Important Gene in Development of Breast Cancer Identified
Scientists have identified a gene, which helps to regulate how different genes operate in different cell types. This finding may now allow scientists to utilize new ways to target and treat aggressive types of breast cancer.
In breast cancer, normal cells can become unpredictable or aggressive and thus difficult to treat with anti-cancer drugs. Previous work, determined that some common forms of breast cancer originate from luminal cells while some rarer forms of breast cancer originate from basal cells. Normally luminal cells are "programmed" by a particular class of proteins (transcription factors), which prevent them from becoming basal cells, and vice-versa.
Scientists have pinpointed a gene, TAZ, which controls whether breast cells behave more like basal cells or more like luminal cells, information that might be important in understanding and possibly treating difficult-to-treat forms of breast cancer.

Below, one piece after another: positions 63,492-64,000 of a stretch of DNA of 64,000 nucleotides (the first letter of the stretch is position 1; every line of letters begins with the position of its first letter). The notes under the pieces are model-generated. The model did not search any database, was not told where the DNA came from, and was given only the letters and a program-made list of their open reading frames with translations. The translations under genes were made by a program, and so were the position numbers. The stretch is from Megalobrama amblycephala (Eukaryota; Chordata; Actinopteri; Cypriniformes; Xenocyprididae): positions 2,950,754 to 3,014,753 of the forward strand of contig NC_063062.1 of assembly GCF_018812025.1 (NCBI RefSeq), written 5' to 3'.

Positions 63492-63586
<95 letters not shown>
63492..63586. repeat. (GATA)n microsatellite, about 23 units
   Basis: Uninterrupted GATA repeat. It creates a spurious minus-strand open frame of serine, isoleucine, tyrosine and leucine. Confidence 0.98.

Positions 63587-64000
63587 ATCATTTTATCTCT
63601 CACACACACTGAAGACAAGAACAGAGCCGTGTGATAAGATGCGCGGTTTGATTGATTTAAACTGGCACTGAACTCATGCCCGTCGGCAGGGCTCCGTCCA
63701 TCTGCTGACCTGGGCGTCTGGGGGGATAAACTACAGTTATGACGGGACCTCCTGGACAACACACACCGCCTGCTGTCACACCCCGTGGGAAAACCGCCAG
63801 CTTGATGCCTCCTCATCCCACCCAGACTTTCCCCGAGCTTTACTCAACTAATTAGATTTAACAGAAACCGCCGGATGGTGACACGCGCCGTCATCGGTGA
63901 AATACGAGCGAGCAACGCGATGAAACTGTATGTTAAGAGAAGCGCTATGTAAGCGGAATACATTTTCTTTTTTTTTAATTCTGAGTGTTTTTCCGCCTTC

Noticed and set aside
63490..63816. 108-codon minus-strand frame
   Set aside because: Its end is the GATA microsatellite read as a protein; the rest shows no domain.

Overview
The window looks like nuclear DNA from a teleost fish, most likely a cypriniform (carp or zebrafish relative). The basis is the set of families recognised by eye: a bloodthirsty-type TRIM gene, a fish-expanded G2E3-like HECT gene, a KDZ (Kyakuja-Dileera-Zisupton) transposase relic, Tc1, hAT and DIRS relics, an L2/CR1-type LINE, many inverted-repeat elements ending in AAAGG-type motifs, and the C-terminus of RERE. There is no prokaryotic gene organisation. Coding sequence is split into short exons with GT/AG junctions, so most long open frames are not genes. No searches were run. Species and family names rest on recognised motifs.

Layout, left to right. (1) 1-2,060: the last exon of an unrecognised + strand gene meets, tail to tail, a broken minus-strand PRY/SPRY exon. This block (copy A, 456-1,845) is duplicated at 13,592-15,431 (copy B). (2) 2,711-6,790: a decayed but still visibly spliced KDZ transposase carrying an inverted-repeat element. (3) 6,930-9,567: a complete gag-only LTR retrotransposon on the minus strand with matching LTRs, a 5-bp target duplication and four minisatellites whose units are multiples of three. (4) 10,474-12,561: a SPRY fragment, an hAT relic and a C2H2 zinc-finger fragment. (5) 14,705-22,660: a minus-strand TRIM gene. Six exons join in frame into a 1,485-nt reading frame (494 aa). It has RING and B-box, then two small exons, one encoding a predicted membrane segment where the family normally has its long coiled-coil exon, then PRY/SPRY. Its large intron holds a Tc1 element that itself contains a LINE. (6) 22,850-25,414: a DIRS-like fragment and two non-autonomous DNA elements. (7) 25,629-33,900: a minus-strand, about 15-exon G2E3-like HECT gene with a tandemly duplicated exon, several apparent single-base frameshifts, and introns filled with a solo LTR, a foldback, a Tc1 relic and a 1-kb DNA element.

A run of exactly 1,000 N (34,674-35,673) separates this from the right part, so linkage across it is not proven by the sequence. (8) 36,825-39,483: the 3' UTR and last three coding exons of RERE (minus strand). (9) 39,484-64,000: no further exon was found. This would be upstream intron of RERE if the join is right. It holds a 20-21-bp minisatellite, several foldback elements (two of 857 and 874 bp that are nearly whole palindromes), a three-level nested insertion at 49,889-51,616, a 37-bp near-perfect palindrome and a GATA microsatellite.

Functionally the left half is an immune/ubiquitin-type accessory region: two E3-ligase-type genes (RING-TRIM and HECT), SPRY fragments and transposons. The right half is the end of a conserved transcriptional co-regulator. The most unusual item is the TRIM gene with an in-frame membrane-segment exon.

The research team identified TAZ by testing the function of more than 1,000 genes to determine which were involved in "reprogramming" luminal and basal cells, therefore reversing lineage commitment.
To further identify the role of TAZ, the research team studied breast tissue at different stages of development using two groups of mice: a control group with the TAZ gene and an experimental group of knock-out mice with the TAZ gene deleted. The team also looked at the levels of the TAZ gene in tumors from women with either luminal or basal tumors.
The findings, published in Cell Reports, showed that the experimental group had an imbalance of cell populations in breast tissue; too many luminal and too few basal. The control group had a normal ratio of luminal to basal cells. In breast tissue from women with cancer, they found high levels of TAZ in basal but not luminal tumors.
"We've known for a long time that breast cells can lose their normal identity when they become cancerous, but we are now realizing that normal cells can change their characteristics as well in response to transcription factors like TAZ. This might be a factor in the development of breast cancer," said Adam Skibinski, an M.D./Ph.D. student at Tufts University School of Medicine and the Sackler School of Graduate Biomedical Sciences.
Understanding more about how the different types of cells in breast tissue develop improves knowledge of breast cancer. By identifying the genes responsible for this change in cells from breast tissue, researchers now hope to identify a way to stop or reverse it.